Corporate collaboration with DeepTech startups is critical even though it requires different processes and Key Performance Indicators (KPIs) to ensure results.
In order for corporates to build relationships with DeepTech startups, they must be aware of a series of indicators that will allow them to get investment returns accordingly.
However, before jumping into detailing the key KPIs, there are a series of questions that corporate partners must address:
(1) What are our objectives with regard to Corporate Venture Capital (CVC)? It depends whether the organization is strategically-oriented (focused on developing a strategic goal) or financially-oriented (focused on the investment return).
(2) Who defines search fields within the corporation? Usually defined by the corporate center or the company's business unit.
(3) Which entity within the corporate organizational structure should manage the CVC unit? Usually managed under the strategy department or R&D department.
(4) How many deals do we want to source?
(5) Can CVC be a way to prepare for future acquisitions?
(6) When and how fast should we integrate a startup within the core business?
(7) Do we have the necessary internal capabilities and market experience to support our collaboration platform or should collaboration proceed externally?
(8) Which function should oversee collaboration with the startups?
(9) Should we have a dedicated physical place (coworking space)?
Answering these questions can help corporates set up a clear strategy to collaborate with startups and build agile strategies to adapt their approach in an agile way to work with DeepTech startups. In order for corporates to adopt this agile environment and involve different business units, they should focus on agility and on engaging relevant people in top management, project management and operational levels. The optimal approach to take depends on the organization, its objectives as well as the number and profile of startups the company wants to work with.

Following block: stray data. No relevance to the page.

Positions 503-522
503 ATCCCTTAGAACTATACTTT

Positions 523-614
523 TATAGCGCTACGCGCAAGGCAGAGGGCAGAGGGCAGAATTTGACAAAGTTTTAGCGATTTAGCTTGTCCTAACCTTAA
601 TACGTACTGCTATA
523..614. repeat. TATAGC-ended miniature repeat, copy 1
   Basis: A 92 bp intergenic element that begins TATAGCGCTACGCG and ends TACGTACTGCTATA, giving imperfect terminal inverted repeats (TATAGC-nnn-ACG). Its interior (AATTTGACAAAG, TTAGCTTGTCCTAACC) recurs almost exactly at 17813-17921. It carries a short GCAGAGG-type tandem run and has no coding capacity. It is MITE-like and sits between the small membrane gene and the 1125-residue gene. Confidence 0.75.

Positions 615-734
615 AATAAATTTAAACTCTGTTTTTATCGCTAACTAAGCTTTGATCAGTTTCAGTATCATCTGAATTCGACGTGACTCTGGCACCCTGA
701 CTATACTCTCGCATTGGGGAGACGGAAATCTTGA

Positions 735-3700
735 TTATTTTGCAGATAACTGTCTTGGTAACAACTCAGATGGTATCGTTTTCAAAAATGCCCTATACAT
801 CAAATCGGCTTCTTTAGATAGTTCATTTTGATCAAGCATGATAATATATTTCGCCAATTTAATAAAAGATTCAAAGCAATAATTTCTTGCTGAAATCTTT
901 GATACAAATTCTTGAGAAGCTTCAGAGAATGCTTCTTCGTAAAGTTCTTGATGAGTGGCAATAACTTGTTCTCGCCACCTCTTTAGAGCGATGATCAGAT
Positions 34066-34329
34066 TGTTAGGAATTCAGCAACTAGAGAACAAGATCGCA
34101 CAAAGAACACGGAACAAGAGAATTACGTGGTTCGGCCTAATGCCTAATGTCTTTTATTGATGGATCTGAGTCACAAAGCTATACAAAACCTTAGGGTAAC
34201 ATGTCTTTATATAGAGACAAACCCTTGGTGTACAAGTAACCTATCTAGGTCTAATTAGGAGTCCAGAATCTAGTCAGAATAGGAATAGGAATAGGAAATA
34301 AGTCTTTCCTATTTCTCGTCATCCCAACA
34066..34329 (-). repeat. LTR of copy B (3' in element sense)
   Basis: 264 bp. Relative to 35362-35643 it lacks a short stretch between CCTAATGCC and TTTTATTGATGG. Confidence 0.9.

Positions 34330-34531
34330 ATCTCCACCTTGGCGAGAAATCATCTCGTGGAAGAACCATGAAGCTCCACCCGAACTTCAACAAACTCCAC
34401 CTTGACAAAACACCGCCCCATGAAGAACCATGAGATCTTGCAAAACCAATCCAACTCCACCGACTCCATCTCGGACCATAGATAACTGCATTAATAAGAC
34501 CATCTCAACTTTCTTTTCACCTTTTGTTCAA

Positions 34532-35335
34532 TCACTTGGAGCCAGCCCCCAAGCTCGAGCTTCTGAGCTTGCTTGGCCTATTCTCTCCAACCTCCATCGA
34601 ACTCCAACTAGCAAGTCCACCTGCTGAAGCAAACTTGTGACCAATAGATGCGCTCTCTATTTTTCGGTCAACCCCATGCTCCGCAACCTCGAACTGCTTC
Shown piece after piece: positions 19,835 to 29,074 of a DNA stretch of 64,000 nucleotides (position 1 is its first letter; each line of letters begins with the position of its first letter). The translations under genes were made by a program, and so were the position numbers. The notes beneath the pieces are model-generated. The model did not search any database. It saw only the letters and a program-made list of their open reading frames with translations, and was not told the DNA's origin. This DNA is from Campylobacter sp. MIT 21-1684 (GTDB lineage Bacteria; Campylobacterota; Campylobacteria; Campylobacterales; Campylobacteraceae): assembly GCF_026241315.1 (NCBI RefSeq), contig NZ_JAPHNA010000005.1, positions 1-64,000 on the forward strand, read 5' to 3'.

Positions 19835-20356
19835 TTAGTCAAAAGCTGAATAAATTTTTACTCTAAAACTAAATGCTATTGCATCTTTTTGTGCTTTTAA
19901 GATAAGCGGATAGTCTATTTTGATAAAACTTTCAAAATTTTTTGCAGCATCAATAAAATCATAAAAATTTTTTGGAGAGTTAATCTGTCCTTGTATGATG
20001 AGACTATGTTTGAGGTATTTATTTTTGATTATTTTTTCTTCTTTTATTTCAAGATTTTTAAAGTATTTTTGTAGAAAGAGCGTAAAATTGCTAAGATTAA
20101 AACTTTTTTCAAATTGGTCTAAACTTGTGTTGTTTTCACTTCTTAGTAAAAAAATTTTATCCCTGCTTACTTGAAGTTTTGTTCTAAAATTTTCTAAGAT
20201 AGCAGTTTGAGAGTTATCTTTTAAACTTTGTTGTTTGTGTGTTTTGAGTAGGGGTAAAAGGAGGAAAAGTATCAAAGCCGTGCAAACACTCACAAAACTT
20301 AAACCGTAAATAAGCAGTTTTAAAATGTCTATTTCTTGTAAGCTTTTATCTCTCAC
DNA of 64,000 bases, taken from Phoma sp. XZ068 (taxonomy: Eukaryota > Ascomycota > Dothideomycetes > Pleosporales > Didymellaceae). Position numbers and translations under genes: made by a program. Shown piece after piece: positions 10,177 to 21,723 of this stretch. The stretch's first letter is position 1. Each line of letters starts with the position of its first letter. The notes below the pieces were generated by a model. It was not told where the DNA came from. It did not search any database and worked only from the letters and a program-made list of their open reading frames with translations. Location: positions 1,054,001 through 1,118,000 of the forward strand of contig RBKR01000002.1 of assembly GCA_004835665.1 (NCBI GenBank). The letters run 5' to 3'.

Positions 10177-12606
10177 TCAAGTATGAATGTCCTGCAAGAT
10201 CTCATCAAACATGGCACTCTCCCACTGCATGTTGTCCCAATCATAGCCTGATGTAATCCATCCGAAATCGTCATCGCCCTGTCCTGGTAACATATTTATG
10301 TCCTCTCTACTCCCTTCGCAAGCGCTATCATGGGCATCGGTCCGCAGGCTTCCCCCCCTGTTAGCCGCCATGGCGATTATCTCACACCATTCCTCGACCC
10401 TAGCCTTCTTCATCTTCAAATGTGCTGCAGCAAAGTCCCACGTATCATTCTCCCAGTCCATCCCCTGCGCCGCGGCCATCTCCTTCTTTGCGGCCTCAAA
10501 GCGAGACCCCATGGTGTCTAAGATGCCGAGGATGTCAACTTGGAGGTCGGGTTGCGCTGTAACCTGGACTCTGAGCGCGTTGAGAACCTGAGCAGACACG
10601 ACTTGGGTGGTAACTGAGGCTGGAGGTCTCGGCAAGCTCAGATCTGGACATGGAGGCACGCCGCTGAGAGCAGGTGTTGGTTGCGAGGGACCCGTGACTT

Until now, corporates have struggled to collaborate effectively with startups, as these latter required different processes and KPIs to implement. However, the right balance between financial and strategic metrics depends on the type of collaboration and should reflect the startup's maturity. This collaboration cannot be 100% financial as such an orientation would diminish/kill the innovation objective and conversely it cannot be 100% strategic as financial impact must also be considered at some point to ensure a successful collaboration for both parties.
An example of balance between financial and strategic metrics can be found in the graphic below:
Therefore, KPIs should be clear and corporates should share the reporting with the startup and within their own company through regular communication.
Additionally, corporates should adapt their KPIs to track long-term results depending on their overall portfolio approach. To implement this new strategy, organizations must foster the right culture and mindset to efficiently work with startups in order to be considered as a valuable partner in the long run.
To learn more about building DeepTech ecosystems, check out the previous articles from this series:
Part 1 - Challenges
Part 2 - The Pathway
Part 3 - Startup Partnerships
Part 4 - Corporate Partnerships
More articles from this series are coming soon so stay tuned for even more insights!
Cover photo by Sean Pollock via Unsplash